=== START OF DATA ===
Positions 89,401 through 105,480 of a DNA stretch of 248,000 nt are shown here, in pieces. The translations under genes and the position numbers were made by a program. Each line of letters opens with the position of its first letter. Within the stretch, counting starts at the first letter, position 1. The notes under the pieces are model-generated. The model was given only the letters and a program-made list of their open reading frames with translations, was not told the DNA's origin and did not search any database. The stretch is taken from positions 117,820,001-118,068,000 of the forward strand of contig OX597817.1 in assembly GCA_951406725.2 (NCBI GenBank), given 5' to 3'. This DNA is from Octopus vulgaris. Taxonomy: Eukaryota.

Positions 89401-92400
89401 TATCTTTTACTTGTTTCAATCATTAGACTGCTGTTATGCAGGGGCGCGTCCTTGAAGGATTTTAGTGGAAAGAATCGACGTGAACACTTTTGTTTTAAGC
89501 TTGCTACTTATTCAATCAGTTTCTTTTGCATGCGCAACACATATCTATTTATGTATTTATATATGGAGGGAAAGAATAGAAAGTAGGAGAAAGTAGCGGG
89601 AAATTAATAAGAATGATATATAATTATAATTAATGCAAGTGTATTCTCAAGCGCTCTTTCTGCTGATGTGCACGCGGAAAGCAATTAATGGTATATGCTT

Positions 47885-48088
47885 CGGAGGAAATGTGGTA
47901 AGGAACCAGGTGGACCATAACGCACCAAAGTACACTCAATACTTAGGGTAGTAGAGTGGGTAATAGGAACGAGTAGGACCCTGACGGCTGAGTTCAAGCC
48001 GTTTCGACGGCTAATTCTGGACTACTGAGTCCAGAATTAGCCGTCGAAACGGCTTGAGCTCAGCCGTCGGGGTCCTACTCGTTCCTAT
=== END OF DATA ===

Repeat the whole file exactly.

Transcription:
Positions 89,401 through 105,480 of a DNA stretch of 248,000 nt are shown here, in pieces. The translations under genes and the position numbers were made by a program. Each line of letters opens with the position of its first letter. Within the stretch, counting starts at the first letter, position 1. The notes under the pieces are model-generated. The model was given only the letters and a program-made list of their open reading frames with translations, was not told the DNA's origin and did not search any database. The stretch is taken from positions 117,820,001-118,068,000 of the forward strand of contig OX597817.1 in assembly GCA_951406725.2 (NCBI GenBank), given 5' to 3'. This DNA is from Octopus vulgaris. Taxonomy: Eukaryota.

Positions 89401-92400
89401 TATCTTTTACTTGTTTCAATCATTAGACTGCTGTTATGCAGGGGCGCGTCCTTGAAGGATTTTAGTGGAAAGAATCGACGTGAACACTTTTGTTTTAAGC
89501 TTGCTACTTATTCAATCAGTTTCTTTTGCATGCGCAACACATATCTATTTATGTATTTATATATGGAGGGAAAGAATAGAAAGTAGGAGAAAGTAGCGGG
89601 AAATTAATAAGAATGATATATAATTATAATTAATGCAAGTGTATTCTCAAGCGCTCTTTCTGCTGATGTGCACGCGGAAAGCAATTAATGGTATATGCTT

Positions 47885-48088
47885 CGGAGGAAATGTGGTA
47901 AGGAACCAGGTGGACCATAACGCACCAAAGTACACTCAATACTTAGGGTAGTAGAGTGGGTAATAGGAACGAGTAGGACCCTGACGGCTGAGTTCAAGCC
48001 GTTTCGACGGCTAATTCTGGACTACTGAGTCCAGAATTAGCCGTCGAAACGGCTTGAGCTCAGCCGTCGGGGTCCTACTCGTTCCTAT